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Uninsured travel may cost sick tourists millions in U.S., Europe

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Airport. Photo credit: The Travel Magazine


Holidaymakers who don’t take out travel insurance but need medical treatment abroad could be left facing bills of over N47.4 million (£100,000), new figures have revealed.Data has shown that tourists, who aren’t covered, could be forced to pay hundreds and even thousands of pounds for procedures while on holiday.

It comes as one in 10 Brits say they do not pay for travel insurance despite a third of them having to seek medical assistance while abroad. The figure is far higher in Nigeria, where travel insurance is still relatively new.The research by MoneySuperMarket found that one of the most expensive countries for uninsured tourists is the United States.

Minor treatment for a general stomach ache can cost up to N592,500 (£1,250) while a daily room rate in a hospital costs close to N1.9 million (£4,000).Major procedures in America for uninsured travellers can hit the N35.6 million (£75,000) mark while anybody needing a heart by-pass procedure while there could be left with a bill for up to N53.6 million (£113,000).

In Europe, minor treatment for food poisoning is considerably less expensive but could still blow a hole in a holidaymaker’s budget, with it costing N165,900 (£350) in Italy, N241,740 (£510) in Spain and N260,700 (£550) in France.

Brits would also still need to fork out thousands of pounds for major surgery in other popular holiday resorts, as it costs N6.3 million (£13,175) in both Spain and Cyprus. Meanwhile, a hospital daily room rate can cost N208,560 (£440) in Cyprus, N142,200 (£300) in Thailand and South Africa and N82,950 (£175) in Bulgaria.

The USA is the most common location for Brits requiring medical assistance, with just under a quarter (24 per cent) claiming on their travel insurance due to illness or injury. Spain is in second place (23 per cent), followed by France (14 per cent).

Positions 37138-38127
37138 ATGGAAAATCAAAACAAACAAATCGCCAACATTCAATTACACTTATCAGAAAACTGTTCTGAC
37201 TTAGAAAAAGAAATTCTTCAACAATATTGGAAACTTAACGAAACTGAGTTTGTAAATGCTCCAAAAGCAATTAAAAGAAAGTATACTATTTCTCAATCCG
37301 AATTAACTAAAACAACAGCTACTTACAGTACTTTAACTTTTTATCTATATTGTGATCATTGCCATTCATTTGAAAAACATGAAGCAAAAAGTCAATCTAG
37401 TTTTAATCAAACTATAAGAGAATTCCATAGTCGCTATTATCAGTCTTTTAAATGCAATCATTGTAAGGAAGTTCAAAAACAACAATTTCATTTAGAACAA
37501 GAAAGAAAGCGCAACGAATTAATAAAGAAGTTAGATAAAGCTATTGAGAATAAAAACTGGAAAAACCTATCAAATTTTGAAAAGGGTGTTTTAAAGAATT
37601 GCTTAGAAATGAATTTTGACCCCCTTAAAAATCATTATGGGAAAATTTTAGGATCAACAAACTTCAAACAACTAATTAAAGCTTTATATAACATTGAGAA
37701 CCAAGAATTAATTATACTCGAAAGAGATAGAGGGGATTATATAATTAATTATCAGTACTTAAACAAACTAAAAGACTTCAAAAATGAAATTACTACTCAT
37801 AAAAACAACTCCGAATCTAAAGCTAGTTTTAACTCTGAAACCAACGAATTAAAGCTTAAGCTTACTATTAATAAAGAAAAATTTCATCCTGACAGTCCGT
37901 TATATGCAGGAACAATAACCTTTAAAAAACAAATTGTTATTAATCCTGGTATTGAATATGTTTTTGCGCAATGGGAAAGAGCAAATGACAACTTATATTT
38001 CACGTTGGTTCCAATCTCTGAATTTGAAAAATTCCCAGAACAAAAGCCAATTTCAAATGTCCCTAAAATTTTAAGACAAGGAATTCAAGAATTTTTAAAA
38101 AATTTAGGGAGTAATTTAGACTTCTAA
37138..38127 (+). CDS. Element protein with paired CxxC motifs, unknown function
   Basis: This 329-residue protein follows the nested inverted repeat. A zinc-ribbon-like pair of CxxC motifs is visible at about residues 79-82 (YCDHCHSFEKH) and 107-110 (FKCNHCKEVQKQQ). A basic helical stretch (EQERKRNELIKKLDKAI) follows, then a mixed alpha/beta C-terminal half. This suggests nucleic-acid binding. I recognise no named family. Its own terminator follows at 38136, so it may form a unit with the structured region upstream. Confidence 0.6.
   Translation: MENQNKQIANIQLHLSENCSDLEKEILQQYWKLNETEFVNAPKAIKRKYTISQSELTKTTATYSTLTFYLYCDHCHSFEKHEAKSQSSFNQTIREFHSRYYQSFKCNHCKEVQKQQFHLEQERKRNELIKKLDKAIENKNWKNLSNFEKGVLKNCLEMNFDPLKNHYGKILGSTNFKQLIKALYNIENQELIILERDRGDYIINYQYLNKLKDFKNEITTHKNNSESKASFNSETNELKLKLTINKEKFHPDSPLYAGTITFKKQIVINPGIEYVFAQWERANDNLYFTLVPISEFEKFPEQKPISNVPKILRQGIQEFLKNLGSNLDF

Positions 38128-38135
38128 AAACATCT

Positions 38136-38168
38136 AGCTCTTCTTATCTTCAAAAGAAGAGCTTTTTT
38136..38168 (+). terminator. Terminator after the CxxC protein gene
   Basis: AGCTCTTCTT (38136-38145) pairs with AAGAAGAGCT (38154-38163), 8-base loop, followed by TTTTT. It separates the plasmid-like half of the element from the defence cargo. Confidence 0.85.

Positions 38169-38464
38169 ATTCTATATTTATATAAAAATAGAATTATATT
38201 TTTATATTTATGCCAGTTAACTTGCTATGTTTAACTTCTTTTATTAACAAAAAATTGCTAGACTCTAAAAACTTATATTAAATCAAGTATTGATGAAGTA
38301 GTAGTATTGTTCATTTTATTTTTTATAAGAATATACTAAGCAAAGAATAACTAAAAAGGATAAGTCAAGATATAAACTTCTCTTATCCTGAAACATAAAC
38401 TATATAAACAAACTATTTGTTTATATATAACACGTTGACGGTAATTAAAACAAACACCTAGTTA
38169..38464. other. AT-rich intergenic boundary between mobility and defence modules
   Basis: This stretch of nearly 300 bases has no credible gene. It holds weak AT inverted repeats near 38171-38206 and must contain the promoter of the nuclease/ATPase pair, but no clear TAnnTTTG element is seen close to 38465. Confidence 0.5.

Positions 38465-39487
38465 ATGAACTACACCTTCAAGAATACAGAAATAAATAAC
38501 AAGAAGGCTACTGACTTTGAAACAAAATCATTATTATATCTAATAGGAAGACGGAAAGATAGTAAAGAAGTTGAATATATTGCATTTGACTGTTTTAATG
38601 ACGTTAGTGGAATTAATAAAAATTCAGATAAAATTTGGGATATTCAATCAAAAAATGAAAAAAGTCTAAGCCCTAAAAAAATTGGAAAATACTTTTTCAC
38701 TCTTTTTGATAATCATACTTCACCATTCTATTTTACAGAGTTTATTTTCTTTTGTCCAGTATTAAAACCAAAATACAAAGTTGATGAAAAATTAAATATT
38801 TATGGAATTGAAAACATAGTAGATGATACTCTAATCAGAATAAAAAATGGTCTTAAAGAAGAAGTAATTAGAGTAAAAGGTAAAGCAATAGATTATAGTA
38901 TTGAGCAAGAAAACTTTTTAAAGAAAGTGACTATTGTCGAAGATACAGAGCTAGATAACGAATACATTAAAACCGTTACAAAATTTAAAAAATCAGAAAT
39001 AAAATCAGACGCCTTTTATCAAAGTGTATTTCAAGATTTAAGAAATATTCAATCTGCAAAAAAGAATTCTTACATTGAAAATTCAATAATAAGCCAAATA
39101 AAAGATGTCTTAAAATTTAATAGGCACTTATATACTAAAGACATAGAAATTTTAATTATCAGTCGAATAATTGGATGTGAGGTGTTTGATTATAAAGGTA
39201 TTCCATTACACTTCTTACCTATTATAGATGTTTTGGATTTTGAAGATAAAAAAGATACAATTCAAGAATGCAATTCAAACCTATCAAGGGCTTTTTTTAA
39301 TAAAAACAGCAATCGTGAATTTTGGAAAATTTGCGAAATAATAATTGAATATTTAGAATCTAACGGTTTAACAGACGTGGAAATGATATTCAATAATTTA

The study also found that despite costing an average of N14,694 (£31), 42 per cent of those don’t get cover because it’s “too expensive”, even though it’s a fraction of the cost of medical fees abroad, should injury or illness strike.

Kevin Pratt, consumer affairs expert at MoneySuperMarket, said: “It is never worth the risk to book a holiday without travel insurance, regardless of where you are going.“If you fall ill or suffer an injury, medical expenses can cost thousands of pounds. If you need to be repatriated to the UK, the costs can sky-rocket even higher.

“Exclusions usually include dangerous sports and hazardous activities such as scuba diving, horse-riding and rock climbing – so you need to check you’ve got the cover you need. 
“There might also be key conditions, such as a requirement to wear a helmet on a motorcycle, even if it’s not required by local laws.“Taking out travel insurance when you book your holiday also means you’ve got cover in the event that you’re unable to go due to an illness or injury, a family bereavement, or other emergency. You’ll also have cover for your possessions, your personal liabilities and for your problems arising from travel delays.” 


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